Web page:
• Another balanced – and more pleasant – arrangement is for three positive sentiments, in this case mutual friends.
  • A starting point for a network of friends and enemiesRed links indicate enemy of relationshipBlack links indicate friend of relationshipThe Three Emperor’s league
  • Italy forms the with Austria and Germany – a balanced +++ triadic closureIf Italy had made only a single alliance (or enemy) it would have been unstable and another relationship would be likely to form anyway!Triple Alliance
  • Russia becomes hostile to Austria and Germany – a balance --+ d triadic closure becomes agnostic towards France.German-Russian Lapse
  • The French and Russians ally, forming a balanced --+ triadic closure with the UKFrench-Russian Alliance
  • The UK and France enter into the famous Entente CordialeThis produces an unbalanced ++- triadic closure with Russia, and the graph doesn’t like it.
  • The British and Russians form an alliance, thereby changing their previously unbalanced triadic closure into a balanced one.Other local pressures on the graph make other closures form.Italy becomes hostile to Russia, forming a balanced --+ closure with the France, and another balanced --+ closure with the UK.Germany and the UK become hostile forming a balanced --+ closure with Austria and another balanced --+ closure with ItalyBritish-Russian Alliance
  • That WWI can be predicted without domain knowledge by iterating a graph and applying local structural constraints is nothing short of astonishing to me.Note how the network slides into a balanced labeling — and into World War I.
  • In this case the string triadic closure property still holds – though it is a weak link that characterises the relationship between Stan and Cartman.Given a starting graph, we can apply this simple local principal to see how it would evolve.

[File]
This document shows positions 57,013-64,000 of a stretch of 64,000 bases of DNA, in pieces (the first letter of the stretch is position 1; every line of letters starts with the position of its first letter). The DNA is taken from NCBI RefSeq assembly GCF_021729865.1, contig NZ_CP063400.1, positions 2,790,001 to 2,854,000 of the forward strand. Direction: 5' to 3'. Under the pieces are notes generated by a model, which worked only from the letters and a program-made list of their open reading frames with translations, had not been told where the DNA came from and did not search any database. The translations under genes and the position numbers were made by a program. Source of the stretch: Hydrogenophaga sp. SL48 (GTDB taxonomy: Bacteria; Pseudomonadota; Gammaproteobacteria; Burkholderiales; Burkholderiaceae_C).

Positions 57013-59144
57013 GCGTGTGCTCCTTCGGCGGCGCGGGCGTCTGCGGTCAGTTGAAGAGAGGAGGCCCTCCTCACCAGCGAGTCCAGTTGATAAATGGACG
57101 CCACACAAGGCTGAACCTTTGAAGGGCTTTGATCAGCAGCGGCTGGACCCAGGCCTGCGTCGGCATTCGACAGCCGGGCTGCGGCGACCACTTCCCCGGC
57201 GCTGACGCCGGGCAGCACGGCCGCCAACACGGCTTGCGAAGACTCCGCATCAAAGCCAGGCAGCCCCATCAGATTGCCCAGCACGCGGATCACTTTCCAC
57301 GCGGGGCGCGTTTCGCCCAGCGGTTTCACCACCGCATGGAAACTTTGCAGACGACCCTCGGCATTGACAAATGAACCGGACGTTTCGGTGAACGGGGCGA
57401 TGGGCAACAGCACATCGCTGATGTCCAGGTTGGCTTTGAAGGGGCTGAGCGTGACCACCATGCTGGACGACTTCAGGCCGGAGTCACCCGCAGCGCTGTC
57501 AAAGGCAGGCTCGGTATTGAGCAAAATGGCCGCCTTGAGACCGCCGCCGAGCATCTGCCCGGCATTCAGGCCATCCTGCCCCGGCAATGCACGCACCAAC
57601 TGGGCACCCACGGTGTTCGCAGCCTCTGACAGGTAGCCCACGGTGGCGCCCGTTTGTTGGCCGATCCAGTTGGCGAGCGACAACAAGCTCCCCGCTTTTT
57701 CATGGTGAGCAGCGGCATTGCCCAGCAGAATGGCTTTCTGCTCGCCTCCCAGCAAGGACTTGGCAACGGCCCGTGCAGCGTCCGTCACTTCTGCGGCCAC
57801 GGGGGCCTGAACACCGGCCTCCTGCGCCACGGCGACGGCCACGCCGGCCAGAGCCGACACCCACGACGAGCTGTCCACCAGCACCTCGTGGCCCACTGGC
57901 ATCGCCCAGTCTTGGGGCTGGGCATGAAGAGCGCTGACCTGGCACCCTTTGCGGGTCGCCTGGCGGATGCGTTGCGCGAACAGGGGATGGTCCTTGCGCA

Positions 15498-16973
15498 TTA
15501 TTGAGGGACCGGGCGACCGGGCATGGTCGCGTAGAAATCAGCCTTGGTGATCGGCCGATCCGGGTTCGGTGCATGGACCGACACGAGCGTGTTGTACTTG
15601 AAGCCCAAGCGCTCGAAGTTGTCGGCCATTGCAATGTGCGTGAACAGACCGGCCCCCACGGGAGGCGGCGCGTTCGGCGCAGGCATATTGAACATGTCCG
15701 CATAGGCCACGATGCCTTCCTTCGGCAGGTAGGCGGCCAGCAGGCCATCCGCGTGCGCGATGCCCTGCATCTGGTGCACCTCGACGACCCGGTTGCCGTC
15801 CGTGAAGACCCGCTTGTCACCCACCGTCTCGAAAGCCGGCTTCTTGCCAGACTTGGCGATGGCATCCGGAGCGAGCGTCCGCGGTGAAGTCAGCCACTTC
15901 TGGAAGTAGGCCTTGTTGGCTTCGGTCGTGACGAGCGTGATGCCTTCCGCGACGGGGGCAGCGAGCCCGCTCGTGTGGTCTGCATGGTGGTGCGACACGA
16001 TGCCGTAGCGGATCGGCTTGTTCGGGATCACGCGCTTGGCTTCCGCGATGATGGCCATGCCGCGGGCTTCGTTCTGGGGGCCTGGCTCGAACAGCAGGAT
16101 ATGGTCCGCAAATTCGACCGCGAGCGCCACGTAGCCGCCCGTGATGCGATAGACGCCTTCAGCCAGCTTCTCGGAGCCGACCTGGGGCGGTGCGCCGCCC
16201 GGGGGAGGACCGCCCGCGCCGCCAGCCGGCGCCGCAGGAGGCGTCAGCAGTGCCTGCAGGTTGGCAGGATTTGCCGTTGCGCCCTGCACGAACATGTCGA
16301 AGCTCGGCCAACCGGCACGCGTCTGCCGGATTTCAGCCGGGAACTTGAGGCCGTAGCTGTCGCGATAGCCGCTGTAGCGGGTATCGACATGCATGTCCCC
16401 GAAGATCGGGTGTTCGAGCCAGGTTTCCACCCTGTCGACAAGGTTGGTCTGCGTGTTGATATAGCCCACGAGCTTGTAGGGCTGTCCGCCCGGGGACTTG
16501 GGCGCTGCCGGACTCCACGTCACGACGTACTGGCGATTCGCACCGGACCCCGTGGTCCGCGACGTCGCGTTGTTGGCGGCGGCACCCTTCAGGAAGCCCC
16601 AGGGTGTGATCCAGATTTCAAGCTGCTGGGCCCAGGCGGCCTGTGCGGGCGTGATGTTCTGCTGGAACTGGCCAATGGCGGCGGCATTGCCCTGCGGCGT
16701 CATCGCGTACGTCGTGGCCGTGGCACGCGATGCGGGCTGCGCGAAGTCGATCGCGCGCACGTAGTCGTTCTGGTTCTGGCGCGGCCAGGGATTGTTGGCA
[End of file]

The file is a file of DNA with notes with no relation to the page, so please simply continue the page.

• In this case the string triadic closure property still holds – though it is a weak link that characterises the relationship between Stan and Cartman.Given a starting graph, we can apply this simple local principal to see how it would evolve.
  • A local bridge acts as a link – perhaps the only realistic link - between two otherwise distant (or separate) subgraphs.Local bridges are semantically rich – they provide conduits for information flow between otherwise independent groups.In this case DATING is a local bridge – it must also be a weak relationship according to our definition of a local bridgeIntuitively this makes sense – your girl/boyfriend is rather less important at age 8 than your regular friends, IIRC.
  • How do we identify local bridges? Any weak link which would cause a component of the graph to become disconnected.Being able to identify local bridges is important – in this case it’s the only know conduit to allow the girls and boys to communicate.In real life local bridges are apparent in your organisation as experts (or managers); appear as nexus in fraud cases;
  • Zachary in the Journal of Anthropological Research 1977Intuitively we can see “clumps” in this graph.But how do we separate them out? It’s called minimum cut.
  • What’s interesting is that it’s mechanical – no domain knowledge is necessary. There’s only one failure with the method Zachary chose to partition the graph: node 9 should have gone to the instructor’s club but instead went with the original president of the club (node 34).Why? Because the student was three weeks away from completing a four-year quest to obtain a black belt, which he could only do with the instructor (node 1)Other minimum cut approaches might deliver slightly different results, but on the whole it’s amazing you get such insight from an algorithm!
  • But is there enough information in the graph itself to predict the schism?
  • But is there enough information in the graph itself to predict the schism?
  • We can use graph matching to look for behavioural patterns in the graph too!
  • The insight here is that we have a typical young father who buys beer, nappies and a game console simply by reducing subgraphWe have a pattern to search for
  • Now we look for young fathers – implied by beer and nappies purchases – who haven’t bought a game console.